WASHINGTON, D.C. - The National Special Districts Coalition (NSDC) announced Wednesday its proposed federal definition of “special district,” marking a pivotal step in the organization’s top federal policy priority.
Despite approximately 35,000 special districts providing essential local government services to millions of Americans, there is no single definition for “special district.” The absence has led to inconsistencies in how special districts are referenced as eligible for federal programs and additional hardship to access federally-sourced assistance for infrastructure projects and community programs.
The NSDC Executive Committee unanimously approved the definition, which a working group of the nation’s special district leaders crafted and submitted. NSDC’s proposed federal definition of “special district” reads:
“Special District” – A political subdivision of a State, with specified boundaries, created pursuant to general law or act of the State, for the purpose of performing limited and specific governmental or proprietary functions, except that is not a school district, college, county, city, town, township, village, parish, borough, or other general purpose unit of government.
The NSDC-proposed definition will be the cornerstone of future Coalition advocacy on the subject. Federal special district advocates aim to secure the definition to set a benchmark for the term. Meanwhile, advocacy will continue to ensure special districts are eligible for relevant federal programs soon to be considered for reauthorization or in pertinent legislation proposing new programs to assist local government services.
While an early definition was legislatively posed in the 116th and 117th Congresses with the Special Districts Provide Essential Services Act, the nation’s special district leaders and stakeholders recognized a need in early 2023 to revisit the previous definition with greater engagement as the Coalition has developed, with more dedicated time, and with additional discussion and deeper analysis.
“This definition is the culmination of three years of nationwide outreach, coalition building, research, and of promoting awareness of special district services to members of Congress and the Executive Branch – with more work to do ahead,” said Neil McCormick, NSDC Chairman and California Special Districts Association Chief Executive Officer. “A special thank you to members of NSDC’s working group and all supporting partners for their dedication to this effort. The Coalition looks forward to working with grassroots, state, and national special districts stakeholders as well as fellow local government organizations to ensure special districts are defined, understood, and may experience greater access to federally-funded programs for local government.”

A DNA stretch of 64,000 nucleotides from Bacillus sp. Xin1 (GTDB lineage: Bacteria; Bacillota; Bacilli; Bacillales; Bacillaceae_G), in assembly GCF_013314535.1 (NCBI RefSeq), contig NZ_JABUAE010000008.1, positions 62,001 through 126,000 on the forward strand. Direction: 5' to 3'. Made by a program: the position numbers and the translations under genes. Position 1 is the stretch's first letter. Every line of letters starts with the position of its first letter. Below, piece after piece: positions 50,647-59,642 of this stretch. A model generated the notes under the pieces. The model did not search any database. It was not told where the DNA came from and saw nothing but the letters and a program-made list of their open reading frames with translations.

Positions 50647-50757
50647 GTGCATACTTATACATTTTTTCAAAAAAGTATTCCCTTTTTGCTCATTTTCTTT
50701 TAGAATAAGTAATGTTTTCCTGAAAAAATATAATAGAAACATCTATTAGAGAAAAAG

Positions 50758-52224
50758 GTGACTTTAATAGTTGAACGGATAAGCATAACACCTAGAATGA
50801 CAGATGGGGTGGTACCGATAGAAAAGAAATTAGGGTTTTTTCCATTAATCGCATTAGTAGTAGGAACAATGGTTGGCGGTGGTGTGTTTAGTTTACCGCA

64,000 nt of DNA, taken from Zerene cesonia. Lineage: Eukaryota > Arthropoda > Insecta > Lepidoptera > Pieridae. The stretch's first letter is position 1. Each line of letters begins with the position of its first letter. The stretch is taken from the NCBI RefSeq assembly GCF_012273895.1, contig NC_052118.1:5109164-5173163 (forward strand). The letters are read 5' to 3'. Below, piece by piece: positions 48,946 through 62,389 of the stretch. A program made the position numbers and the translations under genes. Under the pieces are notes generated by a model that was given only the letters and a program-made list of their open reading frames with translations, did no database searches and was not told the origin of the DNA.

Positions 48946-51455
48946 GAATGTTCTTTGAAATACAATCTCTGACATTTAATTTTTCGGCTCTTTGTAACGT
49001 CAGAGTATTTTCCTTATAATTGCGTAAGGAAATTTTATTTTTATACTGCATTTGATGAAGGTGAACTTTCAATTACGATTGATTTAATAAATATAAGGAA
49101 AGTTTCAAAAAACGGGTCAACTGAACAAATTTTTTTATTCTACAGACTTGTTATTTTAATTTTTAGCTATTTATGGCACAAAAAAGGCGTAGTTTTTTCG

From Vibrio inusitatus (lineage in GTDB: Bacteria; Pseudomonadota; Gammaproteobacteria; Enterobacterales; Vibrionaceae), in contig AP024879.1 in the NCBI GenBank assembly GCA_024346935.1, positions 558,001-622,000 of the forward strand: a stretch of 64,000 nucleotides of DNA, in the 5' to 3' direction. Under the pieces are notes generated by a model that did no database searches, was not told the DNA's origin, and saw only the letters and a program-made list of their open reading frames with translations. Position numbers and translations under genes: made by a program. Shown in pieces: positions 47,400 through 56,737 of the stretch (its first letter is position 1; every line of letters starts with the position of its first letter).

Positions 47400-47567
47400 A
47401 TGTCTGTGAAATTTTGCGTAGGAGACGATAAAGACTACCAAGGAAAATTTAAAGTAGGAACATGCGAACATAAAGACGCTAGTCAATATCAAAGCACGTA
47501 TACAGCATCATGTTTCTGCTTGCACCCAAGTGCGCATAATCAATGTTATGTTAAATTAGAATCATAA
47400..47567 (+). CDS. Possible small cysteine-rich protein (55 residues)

“This proposal has been a long time in the making, and the National Special Districts Coalition is excited to advance and place the definition of ‘special district’ in federal law,” said Ann Terry, NSDC Vice-Chair and Special Districts Association of Colorado Executive Director. “With this well-vetted, solid definition, the Coalition will move to ensure special districts are able to access federal resources to robustly provide essential services in their communities.”
The NSDC Working Group to Define “Special District” was comprised of special district leaders and stakeholders from Arizona, California, Colorado, Florida, Oregon, South Carolina, Utah, Washington, and Wyoming. The working group rigorously examined how special districts fit within the structures of local government across state lines, received input from the NSDC Advocacy Team (TFG and Paragon Government Relations), and met with U.S. Census Bureau representatives for deeper discussions on how the federal government classifies special districts in its local government statistics.
Special districts are local governments created by a community to perform a specific service, or services, that another unit of government is not otherwise providing. Special districts have their own tax and revenue base, may issue bonds, and are overseen by locally-elected or locally-appointed boards of directors. Common services special districts provide include drinking water, wastewater treatment, fire protection, emergency response, port and harbor, hospital, irrigation, electricity, park and recreation, library, resource conservation, airport, cemetery, mosquito abatement, transit, flood control, and more.
The National Special Districts Coalition is the only national organization federally representing and advocating for all special districts. The Coalition strives to advocate for elevate awareness of the nation’s special districts and the critical, essential services they provide in thousands of communities to millions of Americans.
For more information on efforts to federally define “special district” and questions on how to get involved with the Coalition, contact Cole Arreola-Karr, NSDC Federal Advocacy Director, at firstname.lastname@example.org.
Members of the National Special Districts Coalition include:
California Special Districts Association
Special Districts Association of Colorado
Florida Association of Special Districts
Special Districts Association of Oregon
South Carolina Association of Special Purpose Districts
Utah Association of Special Districts
Wyoming Association of Special Districts
Arizona Fire Districts Association
Association of Washington Public Hospital Districts
Washington Association of Sewer and Water Districts
Washington Fire Commissioners Association
Washington Public Utility Districts Association
The National Special Districts Association appreciates affiliate support from Public Trust Advisors, Streamline, EveryLibrary Institute, and Roach & Associates, PLLC.